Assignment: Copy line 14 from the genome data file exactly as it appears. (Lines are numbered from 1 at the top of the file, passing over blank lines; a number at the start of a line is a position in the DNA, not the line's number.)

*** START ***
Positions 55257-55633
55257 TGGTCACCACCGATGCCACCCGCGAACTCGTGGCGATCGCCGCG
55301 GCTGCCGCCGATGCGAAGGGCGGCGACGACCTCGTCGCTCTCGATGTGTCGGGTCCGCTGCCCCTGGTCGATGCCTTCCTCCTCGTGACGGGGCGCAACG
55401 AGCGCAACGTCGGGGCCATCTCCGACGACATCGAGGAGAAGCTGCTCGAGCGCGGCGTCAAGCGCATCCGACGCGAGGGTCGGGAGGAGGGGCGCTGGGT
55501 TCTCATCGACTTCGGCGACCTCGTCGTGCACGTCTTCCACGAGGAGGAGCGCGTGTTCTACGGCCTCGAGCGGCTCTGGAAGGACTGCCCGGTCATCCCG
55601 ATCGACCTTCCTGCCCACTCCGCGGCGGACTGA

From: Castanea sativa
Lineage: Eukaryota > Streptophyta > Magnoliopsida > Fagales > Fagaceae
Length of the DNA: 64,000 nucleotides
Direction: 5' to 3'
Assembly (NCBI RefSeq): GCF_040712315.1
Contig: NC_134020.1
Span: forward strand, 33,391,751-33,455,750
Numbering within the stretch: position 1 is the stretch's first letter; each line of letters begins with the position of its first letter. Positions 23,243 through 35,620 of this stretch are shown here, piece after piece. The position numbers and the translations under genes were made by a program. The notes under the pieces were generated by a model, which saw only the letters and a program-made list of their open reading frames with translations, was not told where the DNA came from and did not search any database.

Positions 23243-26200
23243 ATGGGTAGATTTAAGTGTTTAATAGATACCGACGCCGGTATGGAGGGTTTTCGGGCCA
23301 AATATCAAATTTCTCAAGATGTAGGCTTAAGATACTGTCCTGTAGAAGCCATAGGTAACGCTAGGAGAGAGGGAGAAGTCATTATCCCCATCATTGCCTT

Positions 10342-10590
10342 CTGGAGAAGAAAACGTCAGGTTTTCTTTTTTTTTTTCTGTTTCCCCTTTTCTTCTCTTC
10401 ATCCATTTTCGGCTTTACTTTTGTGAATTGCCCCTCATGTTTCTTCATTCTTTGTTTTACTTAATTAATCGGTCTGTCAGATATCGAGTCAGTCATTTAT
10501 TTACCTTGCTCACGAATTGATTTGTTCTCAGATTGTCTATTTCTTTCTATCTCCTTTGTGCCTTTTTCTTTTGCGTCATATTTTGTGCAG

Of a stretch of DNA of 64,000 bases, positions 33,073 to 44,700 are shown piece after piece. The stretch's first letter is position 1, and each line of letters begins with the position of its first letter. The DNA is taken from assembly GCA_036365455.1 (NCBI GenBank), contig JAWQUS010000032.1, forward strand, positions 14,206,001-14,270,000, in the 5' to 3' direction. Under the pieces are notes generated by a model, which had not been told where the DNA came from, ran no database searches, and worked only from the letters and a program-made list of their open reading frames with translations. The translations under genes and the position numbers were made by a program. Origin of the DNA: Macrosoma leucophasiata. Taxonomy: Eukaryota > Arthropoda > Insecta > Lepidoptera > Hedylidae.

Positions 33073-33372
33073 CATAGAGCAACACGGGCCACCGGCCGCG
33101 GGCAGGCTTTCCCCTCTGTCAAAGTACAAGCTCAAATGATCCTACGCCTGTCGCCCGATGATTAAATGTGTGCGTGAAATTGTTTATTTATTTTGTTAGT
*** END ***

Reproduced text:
Numbering within the stretch: position 1 is the stretch's first letter; each line of letters begins with the position of its first letter. Positions 23,243 through 35,620 of this stretch are shown here, piece after piece. The position numbers and the translations under genes were made by a program. The notes under the pieces were generated by a model, which saw only the letters and a program-made list of their open reading frames with translations, was not told where the DNA came from and did not search any database.